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Deutsche Bank found in “non-compliance” with Dubai regulator | ASHARQ AL-AWSAT English Archive 2005 -2017
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The UAE flag is seen in front of the Dubai International Financial Centre in Dubai November 10, 2013. (REUTERS/Omr Mohamed)

Dubai International Financial Center. (REUTERS/Omr Mohamed)

The UAE flag is seen in front of the Dubai International Financial Centre in Dubai November 10, 2013. (REUTERS/Omr Mohamed)

Dubai, Reuters—The regulator of Dubai’s tax-free financial center said on Sunday that Deutsche Bank had been found to be in “material non-compliance” with orders to provide information as part of an investigation into alleged rule breaches.

The Dubai Financial Services Authority (DFSA) had in November last year sued the lender, after almost one year of investigations into the bank’s wealth management division.

An out-of-court agreement between the bank and the Dubai regulator was struck whereby Deutsche Bank will provide the requested documents within 28 days, as well as cover the legal costs of the DFSA, according to a statement from the regulator.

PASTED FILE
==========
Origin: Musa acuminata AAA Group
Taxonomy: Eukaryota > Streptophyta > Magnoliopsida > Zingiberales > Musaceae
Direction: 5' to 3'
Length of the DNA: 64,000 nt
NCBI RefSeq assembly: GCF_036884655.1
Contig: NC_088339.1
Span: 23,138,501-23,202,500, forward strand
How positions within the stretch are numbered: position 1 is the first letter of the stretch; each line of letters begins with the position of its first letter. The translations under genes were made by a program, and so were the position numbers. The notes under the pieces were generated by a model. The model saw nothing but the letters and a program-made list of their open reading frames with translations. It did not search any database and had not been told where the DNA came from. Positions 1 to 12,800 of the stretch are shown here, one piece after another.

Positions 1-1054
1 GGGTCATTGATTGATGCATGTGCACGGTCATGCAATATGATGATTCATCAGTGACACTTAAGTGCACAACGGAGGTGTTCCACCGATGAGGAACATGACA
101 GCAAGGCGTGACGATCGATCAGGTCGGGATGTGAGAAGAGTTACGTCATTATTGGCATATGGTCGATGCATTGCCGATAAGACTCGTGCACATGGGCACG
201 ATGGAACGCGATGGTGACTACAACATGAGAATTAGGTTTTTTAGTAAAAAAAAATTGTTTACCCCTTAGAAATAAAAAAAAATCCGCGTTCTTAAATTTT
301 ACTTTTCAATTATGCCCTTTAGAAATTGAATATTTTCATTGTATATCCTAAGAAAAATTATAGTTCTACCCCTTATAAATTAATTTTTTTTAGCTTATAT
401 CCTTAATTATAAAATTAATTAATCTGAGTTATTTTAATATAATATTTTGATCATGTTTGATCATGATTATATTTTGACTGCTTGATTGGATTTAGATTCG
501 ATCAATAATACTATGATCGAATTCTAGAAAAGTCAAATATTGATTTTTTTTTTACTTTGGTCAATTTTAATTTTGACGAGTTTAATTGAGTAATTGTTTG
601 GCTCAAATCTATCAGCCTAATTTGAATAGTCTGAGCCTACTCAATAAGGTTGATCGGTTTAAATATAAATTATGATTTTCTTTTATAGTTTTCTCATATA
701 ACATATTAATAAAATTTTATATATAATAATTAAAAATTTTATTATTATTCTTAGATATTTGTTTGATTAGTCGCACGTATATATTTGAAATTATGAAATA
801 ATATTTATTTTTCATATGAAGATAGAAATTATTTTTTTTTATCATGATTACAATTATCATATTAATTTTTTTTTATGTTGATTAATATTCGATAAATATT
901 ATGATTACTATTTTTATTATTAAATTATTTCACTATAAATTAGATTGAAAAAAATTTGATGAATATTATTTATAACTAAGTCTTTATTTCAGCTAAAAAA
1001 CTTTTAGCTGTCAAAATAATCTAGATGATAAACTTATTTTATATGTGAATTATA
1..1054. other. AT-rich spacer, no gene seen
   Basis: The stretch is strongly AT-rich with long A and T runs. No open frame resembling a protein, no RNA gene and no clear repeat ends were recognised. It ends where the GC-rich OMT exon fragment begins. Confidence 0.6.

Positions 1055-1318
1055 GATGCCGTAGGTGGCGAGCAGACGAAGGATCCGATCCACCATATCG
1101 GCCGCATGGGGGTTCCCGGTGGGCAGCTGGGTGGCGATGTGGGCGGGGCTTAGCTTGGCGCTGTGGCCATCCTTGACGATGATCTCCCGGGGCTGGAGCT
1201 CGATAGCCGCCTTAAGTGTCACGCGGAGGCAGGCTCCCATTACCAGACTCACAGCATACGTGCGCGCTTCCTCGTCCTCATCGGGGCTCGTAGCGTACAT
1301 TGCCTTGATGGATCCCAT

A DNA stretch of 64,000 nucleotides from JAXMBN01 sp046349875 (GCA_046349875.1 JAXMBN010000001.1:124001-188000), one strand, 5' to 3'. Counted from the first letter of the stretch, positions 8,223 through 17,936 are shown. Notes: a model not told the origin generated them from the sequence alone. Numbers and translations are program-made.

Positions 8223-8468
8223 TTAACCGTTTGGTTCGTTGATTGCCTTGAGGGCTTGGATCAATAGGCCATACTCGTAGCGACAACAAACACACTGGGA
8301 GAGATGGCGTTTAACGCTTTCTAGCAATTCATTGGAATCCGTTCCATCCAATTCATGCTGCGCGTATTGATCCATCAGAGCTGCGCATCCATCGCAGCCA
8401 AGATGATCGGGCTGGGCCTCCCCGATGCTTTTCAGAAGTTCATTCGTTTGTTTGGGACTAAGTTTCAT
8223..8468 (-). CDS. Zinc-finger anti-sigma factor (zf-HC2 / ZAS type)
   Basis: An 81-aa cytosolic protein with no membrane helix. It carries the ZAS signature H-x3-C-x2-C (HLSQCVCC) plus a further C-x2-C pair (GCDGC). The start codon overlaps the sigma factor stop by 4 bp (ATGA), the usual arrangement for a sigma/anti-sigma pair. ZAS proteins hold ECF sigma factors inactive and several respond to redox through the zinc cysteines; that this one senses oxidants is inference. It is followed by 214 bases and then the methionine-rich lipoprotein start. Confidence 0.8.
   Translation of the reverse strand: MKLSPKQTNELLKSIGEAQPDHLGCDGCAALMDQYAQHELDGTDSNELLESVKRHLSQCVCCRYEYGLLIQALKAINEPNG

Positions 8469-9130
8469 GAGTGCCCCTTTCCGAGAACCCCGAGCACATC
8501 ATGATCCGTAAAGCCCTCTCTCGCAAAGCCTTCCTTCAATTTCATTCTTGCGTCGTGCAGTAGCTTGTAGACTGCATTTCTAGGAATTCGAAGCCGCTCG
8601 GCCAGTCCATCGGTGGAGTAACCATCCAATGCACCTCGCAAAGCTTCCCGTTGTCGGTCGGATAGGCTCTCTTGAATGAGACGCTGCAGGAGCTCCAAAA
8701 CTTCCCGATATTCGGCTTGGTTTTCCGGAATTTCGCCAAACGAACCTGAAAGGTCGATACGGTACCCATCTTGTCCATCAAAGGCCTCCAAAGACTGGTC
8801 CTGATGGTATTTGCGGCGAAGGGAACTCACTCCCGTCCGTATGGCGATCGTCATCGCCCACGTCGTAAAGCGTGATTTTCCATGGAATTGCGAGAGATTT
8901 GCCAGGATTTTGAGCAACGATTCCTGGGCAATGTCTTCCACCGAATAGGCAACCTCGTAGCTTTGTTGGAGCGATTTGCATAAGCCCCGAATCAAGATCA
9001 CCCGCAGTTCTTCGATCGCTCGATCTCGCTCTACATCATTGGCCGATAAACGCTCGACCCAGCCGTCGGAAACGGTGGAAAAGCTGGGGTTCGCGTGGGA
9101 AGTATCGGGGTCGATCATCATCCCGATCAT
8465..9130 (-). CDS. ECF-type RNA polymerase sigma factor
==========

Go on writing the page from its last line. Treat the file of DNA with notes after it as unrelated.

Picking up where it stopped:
The material non-compliance was declared by the court which covers the Dubai International Financial Center (DIFC), home to many large global banks and asset management who were attracted by the region’s oil wealth and rapid economic growth.

Deutsche Bank declined to comment.

Germany’s biggest bank has been embroiled in a number of scandals, with a jump in litigation costs partly responsible for the surprise fourth-quarter loss it reported last month.

The investigations include cases related to the sub-prime crisis and the manipulation of Libor interest rates. Co-Chief Executive Anshu Jain has said that it would take much of 2014 to work through the bulk of its legal issues.

No fine was handed down as part of its agreement with the Dubai regulator.

Court documents filed in the DIFC Courts on Oct. 31, 2013 showed Deutsche Bank was being investigated over potential breaches of due diligence and assessing clients for money-laundering risks.

The DFSA had sent a first notice to the German bank in July last year asking for information on wealth management client names, account opening dates, details of relationship managers and the level of due diligence performed by the bank, the court documents showed.